On 9-11, the response of average New Yorkers and first responders inspired us. The federal government’s color codes, fear mongering and misdirection confounded us.
The in-fighting amongst all our electeds about how to rebuild at Ground Zero didn’t help, either. However, no matter how important it was to rebuild, they were only buildings. The people needed to heal. We all went back to work and tried to act like everything was normal. Except that normal was different now.
In the long term, this new normal wasn’t a “death of innocence” it was the birth of decency. Our perceptions changed. Work/life balance became more important. Becoming a 24/7 workaholic no longer held much of an appeal. There was life to live.
The city came back strong with a new, more humane spirit. Lower Manhattan is revitalized with the energy of young families and new businesses. This vibrant surrounding neighborhood insures that the victims of the attack will be remembered by regular New Yorkers every single day as they pass the World Trade Center Memorial.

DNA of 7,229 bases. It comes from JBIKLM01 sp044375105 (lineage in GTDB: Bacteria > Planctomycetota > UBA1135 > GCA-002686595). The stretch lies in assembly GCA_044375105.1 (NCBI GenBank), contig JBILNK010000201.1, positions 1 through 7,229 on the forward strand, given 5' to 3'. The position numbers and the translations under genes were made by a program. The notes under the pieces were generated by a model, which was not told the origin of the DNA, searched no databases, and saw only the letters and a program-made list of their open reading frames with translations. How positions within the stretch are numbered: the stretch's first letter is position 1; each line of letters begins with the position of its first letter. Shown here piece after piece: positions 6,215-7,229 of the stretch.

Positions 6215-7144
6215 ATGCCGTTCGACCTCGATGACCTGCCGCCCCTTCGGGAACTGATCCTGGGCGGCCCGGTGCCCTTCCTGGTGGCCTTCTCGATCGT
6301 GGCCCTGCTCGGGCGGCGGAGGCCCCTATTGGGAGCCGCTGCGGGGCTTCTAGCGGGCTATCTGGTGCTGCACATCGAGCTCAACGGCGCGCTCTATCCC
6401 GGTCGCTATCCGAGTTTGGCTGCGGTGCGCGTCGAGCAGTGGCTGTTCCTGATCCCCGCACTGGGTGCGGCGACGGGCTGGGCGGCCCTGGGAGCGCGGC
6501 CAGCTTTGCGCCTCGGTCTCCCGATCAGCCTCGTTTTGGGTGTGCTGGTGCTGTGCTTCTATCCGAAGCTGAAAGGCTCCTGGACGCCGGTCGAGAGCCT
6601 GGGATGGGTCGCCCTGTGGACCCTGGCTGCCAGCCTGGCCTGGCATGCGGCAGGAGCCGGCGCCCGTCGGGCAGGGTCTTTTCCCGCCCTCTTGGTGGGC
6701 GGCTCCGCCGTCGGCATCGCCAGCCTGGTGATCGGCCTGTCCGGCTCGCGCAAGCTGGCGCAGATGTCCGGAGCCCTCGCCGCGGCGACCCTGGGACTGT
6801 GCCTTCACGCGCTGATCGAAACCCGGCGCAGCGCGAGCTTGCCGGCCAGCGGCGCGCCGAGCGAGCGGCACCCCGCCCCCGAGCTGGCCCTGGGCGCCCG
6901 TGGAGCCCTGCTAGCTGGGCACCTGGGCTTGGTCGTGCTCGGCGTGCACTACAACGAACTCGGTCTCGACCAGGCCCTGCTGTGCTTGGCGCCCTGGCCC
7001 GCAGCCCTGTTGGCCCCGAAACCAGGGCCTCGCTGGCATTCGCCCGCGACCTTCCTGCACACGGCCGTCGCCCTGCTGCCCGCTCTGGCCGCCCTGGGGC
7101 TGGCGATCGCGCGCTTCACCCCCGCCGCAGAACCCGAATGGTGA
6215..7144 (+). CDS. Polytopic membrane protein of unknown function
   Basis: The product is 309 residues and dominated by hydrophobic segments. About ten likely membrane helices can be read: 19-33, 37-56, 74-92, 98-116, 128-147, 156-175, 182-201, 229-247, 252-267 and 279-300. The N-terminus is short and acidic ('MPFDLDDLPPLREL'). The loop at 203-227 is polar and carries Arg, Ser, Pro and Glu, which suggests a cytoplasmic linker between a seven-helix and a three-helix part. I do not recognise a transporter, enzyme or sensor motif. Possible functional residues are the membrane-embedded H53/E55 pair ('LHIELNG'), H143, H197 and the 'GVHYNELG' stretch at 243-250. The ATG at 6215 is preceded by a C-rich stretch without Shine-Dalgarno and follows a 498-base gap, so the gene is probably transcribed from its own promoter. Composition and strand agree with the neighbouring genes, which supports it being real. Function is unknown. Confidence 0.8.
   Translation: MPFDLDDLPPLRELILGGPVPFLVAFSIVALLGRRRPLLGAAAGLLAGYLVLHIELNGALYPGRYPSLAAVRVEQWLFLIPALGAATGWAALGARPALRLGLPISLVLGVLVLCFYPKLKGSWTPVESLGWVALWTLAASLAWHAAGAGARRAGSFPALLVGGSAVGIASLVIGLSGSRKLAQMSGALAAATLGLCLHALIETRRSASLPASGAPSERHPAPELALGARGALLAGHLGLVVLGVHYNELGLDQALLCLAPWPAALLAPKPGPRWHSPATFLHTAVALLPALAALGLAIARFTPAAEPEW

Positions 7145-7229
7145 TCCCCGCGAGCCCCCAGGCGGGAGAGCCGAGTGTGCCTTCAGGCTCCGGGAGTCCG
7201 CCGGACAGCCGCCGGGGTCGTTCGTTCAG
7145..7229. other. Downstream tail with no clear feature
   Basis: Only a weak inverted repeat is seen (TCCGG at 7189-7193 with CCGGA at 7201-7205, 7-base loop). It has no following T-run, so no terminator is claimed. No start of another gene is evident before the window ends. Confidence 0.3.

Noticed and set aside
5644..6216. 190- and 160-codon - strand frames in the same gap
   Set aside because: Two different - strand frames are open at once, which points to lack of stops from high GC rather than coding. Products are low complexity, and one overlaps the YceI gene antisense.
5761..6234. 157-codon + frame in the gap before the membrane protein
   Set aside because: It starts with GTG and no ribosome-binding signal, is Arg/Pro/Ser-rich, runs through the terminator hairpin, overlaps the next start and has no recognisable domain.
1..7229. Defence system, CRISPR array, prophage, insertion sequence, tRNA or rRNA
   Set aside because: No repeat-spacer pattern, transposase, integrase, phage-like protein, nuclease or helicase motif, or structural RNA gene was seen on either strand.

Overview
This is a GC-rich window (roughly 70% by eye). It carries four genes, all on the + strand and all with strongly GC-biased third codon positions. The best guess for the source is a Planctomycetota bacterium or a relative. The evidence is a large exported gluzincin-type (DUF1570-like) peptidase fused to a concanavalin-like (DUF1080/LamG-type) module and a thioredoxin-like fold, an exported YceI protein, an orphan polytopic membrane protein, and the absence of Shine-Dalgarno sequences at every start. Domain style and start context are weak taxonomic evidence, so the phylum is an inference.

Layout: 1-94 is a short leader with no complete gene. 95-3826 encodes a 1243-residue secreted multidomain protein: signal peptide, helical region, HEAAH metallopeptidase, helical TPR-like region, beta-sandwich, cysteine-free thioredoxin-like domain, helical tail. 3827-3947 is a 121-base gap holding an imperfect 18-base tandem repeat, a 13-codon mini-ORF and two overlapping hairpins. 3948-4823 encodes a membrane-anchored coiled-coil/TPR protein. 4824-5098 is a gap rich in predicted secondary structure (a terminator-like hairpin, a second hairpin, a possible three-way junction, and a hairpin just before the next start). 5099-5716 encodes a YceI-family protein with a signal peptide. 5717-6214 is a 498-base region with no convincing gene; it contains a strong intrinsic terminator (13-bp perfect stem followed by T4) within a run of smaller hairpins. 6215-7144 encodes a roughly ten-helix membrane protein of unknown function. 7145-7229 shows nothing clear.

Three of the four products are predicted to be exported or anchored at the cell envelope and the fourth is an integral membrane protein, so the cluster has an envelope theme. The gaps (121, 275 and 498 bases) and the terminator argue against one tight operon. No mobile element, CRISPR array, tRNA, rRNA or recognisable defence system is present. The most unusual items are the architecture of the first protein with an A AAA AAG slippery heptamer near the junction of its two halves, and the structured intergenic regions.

Ten years later, I’m the father of an 11-month-old daughter. Someday, she’ll ask what 9-11 means.
I’ll tell her that it was a wake-up call reminding us that family is the most important thing in our lives. But we also learned that New Yorkers share a silent camaraderie. Behind each seemingly cranky, frustrated, too-cool-for-the-room face is someone who, when the going gets tough, has got your back.
One day, we’ll visit the 9-11 memorial to remember those who were lost — and to remember how our beloved city bounced back, striving every day to make the world a better place.
John Loscalzo is publisher of the Brooklyn Heights Blog.